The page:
# Launching a Trebuchet

## Using a Counterweight to Launch a 90kg Projectile over 300m

## Required Reading

## The Superior Siege Weapon

The trebuchet is a type of siege engine consisting of a lever-like throwing arm which launches projectiles via a sling. The throwing arm is rotated by the force of gravity acting on a massive counterweight fixed to the opposite end.

By I, Luc Viatour, CC BY-SA 3.0, Link.

The mechanics of the trebuchet are abstruse; requiring complex calculations of friction, torque, gravity, elasticity etc. They are out of scope for this article, but a thorough investigation is available in Trebuchet Mechanics (Siano, D., 2006) for the adventurous.

The following problem will assume Siano's "black box" model, where the mechanism for energy transfer to the projectile is unspecified. We are more interested in the equations of motion for the projectile once it has left the sling.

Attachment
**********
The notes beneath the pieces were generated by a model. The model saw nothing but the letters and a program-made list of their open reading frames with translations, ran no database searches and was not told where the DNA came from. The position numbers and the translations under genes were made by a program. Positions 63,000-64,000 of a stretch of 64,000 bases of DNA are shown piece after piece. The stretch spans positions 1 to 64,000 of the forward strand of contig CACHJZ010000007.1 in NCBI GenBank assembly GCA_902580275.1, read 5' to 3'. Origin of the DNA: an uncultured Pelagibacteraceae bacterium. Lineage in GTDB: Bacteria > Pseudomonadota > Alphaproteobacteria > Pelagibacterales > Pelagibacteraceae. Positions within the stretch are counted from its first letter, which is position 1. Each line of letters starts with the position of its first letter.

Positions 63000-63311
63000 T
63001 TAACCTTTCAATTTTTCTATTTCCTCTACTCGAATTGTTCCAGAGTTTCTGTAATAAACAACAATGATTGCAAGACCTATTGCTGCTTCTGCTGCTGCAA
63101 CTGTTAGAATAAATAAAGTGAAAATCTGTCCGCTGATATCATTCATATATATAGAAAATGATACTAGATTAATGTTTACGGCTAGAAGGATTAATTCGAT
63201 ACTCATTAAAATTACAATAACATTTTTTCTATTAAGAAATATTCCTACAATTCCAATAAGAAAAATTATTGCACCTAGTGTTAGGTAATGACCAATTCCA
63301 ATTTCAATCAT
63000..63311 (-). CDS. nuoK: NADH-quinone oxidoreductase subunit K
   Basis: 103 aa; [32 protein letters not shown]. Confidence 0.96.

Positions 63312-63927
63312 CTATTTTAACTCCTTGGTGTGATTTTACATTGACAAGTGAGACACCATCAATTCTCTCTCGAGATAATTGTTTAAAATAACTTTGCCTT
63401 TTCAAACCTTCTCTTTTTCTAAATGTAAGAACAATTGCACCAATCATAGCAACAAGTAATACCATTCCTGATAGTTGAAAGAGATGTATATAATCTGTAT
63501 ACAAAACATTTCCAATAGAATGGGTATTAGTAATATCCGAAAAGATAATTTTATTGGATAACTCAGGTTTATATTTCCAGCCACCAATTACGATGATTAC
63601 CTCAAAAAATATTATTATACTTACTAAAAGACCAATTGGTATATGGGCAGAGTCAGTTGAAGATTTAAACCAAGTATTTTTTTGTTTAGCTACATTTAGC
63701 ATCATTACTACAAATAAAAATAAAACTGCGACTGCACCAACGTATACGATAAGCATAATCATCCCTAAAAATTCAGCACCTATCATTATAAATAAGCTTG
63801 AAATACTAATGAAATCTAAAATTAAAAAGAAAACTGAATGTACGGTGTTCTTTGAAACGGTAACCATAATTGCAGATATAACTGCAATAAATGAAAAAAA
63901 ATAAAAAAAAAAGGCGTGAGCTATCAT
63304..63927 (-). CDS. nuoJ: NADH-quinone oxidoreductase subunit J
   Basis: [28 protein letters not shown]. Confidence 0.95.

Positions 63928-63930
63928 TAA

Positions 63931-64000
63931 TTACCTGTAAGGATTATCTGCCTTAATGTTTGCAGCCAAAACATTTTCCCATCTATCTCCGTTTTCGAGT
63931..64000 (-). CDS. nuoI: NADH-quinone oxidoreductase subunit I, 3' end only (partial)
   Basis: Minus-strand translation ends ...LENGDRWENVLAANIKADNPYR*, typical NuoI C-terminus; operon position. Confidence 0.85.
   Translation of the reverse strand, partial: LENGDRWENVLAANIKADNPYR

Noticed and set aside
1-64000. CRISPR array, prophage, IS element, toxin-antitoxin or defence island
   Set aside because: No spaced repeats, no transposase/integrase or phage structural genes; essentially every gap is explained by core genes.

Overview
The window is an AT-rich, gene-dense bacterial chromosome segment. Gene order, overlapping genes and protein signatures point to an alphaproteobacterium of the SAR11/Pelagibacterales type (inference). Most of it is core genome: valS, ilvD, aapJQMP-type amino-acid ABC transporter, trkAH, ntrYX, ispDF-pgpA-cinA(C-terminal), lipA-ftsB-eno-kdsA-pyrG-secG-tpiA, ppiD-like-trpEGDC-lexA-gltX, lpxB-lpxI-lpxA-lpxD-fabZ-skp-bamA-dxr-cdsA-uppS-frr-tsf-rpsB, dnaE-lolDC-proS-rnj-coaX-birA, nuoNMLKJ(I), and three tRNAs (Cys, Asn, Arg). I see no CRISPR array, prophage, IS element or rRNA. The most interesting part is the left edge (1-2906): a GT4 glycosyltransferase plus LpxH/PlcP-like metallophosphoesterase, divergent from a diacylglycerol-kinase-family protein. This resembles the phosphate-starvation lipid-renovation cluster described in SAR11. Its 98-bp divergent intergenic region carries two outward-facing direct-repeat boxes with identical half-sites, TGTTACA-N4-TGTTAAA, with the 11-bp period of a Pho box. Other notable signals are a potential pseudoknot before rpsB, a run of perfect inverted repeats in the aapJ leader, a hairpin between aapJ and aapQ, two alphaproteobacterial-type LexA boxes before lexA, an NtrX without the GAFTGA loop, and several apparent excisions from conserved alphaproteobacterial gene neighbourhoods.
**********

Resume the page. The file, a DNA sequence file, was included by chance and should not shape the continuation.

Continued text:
## The System

Consider a trebuchet on a battlefield. Assume the terrain underneath and in front of the trebuchet is indefinitely flat. At time $t_0$, the projectile leaves the sling at height $h$ above the terrain, travelling at speed $v$ and angle $\theta$ above the terrain. Some time later, at $t_e$, the projectile hits the ground some distance away.

Choose a 2-dimensional cartesian plane as the coordinate system. The origin is fixed on the ground directly underneath the projectile release point. The $x_1$ axis is positive in the projectile's direction of travel, and the $x_2$ axis is positive above the ground.

From this coordinate system, the initial conditions become apparent; the projectile has position $x = (0, h)$, and velocity $\dot x = (v \cos \theta, v \sin \theta)$.

## Equations of Motion

The naïve equations for the projectile's motion simply take gravity as the sole constant force,

\begin{equation} \ddot x = - g \label{parabola} \end{equation}

which describes a parabola:

If it was that simple, the problem would be solved already. The analytic solution for equation \eqref{parabola} above is

\begin{equation} x_2 = x_1 \tan \theta - \frac{g}{2}\frac{x_1^2}{(v_0 \cos \theta) ^2}\text{.} \label{parabola-solution} \end{equation}